Confused? Understandably so. But then again, Spanish politics is a weird, many-mirrored place at the moment and similar charges of inconsistency could also be levelled at the Socialists or the Catalan secessionists.
But recent events in Catalonia, where Rivera’s party has been hogging the unionist limelight, have, finally, appeared to nail it down as a party of the right. With Rajoy’s PP still mired in a smorgasboard of corruption scandals and having failed to solve the territorial crisis, Ciudadanos has benefitted, winning the Catalan election under the candidacy of Inés Arrimadas and cheerfully surfing the wave of Spanish neo-nationalism. To put it crassly, the Catalan crisis has been kind to Ciudadanos.
Conspiracy-prone supporters of independence regularly claim Ciudadanos are right-wing extremists and rabid independentistas tend to portray them as fascist, a term that has lost its currency in this age of the easy insult and which really isn’t relevant in this debate. (One thuggish wag painted “Neo-fachas” on the doorstep of the party in L’Hospitalet de Llobregat recently; one twitter user accused me of receiving funding from Ciudadanos the other day for suggesting in an article that the party was moving away from the PP on the historical memory issue).
But no, they are not the crypto-Francoist, goose-stepping loonies their enemies desperately try to portray them as.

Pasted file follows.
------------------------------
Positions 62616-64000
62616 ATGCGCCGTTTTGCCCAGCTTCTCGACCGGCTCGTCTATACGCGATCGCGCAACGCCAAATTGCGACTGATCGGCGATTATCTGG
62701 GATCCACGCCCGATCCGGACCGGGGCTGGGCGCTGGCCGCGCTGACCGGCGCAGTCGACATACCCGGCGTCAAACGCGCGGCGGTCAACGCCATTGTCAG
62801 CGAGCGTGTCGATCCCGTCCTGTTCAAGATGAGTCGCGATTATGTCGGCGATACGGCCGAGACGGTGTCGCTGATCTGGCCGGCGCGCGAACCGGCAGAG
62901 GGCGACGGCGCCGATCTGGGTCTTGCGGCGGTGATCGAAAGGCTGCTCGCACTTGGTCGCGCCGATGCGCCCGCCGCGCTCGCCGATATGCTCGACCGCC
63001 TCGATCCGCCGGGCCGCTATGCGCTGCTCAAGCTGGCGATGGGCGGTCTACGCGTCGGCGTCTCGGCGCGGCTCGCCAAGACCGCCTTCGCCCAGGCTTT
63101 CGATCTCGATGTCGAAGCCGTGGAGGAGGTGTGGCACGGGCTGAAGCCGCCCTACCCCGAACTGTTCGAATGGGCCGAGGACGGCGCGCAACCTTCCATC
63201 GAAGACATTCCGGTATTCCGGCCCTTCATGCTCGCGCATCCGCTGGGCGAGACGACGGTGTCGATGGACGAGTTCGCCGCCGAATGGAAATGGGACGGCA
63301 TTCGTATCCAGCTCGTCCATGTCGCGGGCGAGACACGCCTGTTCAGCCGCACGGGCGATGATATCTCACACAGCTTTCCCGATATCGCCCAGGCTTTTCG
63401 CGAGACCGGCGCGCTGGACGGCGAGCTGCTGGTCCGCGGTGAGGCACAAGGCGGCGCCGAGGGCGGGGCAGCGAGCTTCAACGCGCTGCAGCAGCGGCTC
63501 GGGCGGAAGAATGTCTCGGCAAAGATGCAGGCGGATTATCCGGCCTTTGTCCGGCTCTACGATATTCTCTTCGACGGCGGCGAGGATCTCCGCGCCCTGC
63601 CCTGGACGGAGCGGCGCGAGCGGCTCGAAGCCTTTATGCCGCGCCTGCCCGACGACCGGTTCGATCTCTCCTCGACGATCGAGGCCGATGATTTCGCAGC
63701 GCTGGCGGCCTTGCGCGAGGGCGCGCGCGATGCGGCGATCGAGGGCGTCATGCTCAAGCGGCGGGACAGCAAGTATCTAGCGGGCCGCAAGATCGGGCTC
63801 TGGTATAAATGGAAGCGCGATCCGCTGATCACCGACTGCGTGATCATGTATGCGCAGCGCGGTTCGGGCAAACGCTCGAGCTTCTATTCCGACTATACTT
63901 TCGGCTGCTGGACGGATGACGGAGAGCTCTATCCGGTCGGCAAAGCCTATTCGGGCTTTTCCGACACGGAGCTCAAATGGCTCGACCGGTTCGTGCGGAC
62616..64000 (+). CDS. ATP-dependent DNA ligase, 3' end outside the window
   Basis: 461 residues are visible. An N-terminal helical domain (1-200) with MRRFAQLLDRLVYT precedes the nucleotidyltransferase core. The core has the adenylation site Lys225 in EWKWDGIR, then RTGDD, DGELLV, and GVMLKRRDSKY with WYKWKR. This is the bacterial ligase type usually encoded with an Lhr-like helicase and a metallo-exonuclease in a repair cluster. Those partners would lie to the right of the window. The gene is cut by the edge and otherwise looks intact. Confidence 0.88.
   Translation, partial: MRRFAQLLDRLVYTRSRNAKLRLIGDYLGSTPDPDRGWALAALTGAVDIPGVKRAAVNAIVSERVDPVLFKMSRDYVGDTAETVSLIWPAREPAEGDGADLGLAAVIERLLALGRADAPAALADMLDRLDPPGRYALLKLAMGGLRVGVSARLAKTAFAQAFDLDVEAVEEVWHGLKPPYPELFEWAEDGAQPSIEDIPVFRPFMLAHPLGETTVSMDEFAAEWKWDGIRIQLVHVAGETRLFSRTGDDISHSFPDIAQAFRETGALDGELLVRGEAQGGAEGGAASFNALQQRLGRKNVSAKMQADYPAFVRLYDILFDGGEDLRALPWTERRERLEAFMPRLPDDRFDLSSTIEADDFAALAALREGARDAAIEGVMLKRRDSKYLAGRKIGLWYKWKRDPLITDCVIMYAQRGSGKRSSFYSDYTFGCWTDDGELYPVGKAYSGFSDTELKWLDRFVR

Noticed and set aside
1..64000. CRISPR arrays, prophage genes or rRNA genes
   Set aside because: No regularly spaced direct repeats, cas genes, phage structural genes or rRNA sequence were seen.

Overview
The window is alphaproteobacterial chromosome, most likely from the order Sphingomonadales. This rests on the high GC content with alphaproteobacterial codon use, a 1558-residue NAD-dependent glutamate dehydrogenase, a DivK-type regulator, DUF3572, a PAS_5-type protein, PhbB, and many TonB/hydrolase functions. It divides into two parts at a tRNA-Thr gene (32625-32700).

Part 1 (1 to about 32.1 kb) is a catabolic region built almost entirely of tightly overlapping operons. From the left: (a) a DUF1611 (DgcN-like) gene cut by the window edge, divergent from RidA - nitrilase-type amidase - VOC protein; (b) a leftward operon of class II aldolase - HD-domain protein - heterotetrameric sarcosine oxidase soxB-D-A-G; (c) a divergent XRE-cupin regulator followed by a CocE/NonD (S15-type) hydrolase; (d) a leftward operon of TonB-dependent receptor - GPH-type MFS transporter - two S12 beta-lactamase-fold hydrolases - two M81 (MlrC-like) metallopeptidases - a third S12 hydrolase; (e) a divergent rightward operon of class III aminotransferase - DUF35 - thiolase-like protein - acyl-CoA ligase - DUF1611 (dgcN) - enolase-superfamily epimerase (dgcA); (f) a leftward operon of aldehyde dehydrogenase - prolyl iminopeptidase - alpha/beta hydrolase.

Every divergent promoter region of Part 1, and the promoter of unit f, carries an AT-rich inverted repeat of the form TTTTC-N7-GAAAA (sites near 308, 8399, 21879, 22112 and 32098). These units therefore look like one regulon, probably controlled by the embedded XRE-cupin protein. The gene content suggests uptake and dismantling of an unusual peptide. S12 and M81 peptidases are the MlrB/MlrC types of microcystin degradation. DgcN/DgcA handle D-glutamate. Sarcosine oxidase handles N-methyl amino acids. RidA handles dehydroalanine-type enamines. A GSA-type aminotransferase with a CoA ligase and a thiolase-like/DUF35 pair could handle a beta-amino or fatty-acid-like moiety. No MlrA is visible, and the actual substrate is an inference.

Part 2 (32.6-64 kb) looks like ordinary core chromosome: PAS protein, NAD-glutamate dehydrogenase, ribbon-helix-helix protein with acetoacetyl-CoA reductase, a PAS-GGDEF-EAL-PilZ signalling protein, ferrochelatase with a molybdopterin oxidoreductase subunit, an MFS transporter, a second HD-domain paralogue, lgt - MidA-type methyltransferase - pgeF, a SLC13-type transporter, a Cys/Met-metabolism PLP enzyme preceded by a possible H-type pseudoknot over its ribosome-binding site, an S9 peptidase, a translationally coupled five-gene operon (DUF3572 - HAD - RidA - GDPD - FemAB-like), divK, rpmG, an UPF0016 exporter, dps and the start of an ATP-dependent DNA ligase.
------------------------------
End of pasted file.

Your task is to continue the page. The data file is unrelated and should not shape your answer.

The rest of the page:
Yet it does seem that Ciudadanos finds itself in a rum, rather disturbing, position – let’s call it Rivera’s Conundrum.
Created as a nationwide force in 2014 with the promise of introducing a centrist, transition-style statesmanship to Spain’s tribal politics, in Catalonia the party has become precisely the opposite, doing as much as any other to rattle the cage of tribalism. The more polarised the territorial crisis has become, the more Ciudadanos has hoovered up anti-independence votes. And it has heartily contributed to that polarisation, positioning itself as yin to Carles Puigdemont’s exiled yang, with the PP often a hapless bystander.
One of my favourite cartoons of recent months was a picture of Rivera marching along, bashing a drum marked “Article 155” – the clause in the constitution allowing Madrid to implement direct rule. His insistence throughout much of last year that this drastic measure be introduced often left Rajoy looking timid and, dare I say it, moderate, in comparison.
Ciudadanos’s approach to this issue was on display recently in Madrid during a BBC World Questions debate, panelled by representatives of Ciudadanos, the PP, the Catalan Republican Left (ERC) and journalist Ana Romero. The most belligerent voice in the room was not that of the PP’s Francisco Martínez or ERC’s Alfred Bosch. It was Begoña Villacis, of Ciudadanos, whose insistence on attacking the Catalan independence movement at every turn – even, bizarrely, when the debate had moved on to Gibraltar – which gave the event a slightly sour aftertaste.
And there are signs that, in its determination to keep stealing voters from the PP, Ciudadanos’s hard-line playing to the gallery is seeping out of Catalonia, into its national politics (see its attempts to remove the Basque government’s historic right to controlling its own taxes, or its U-turn on the issue of life imprisonment).
So where does this leave Spain’s best-known brother-in-law? After years of shifting around, and with the corridors of power apparently beckoning, it’s time he made clear where exactly on the political right he and his party stand as a government-in-waiting.
Worryingly, Rivera’s Conundrum dictates that if he shows any willingness to step back, to make concessions – to stop banging the drum – he’ll lose votes. Given that Puigdemont’s Conundrum dictates similar terms for the ousted Catalan president, don’t expect to see much bridge-building any time soon.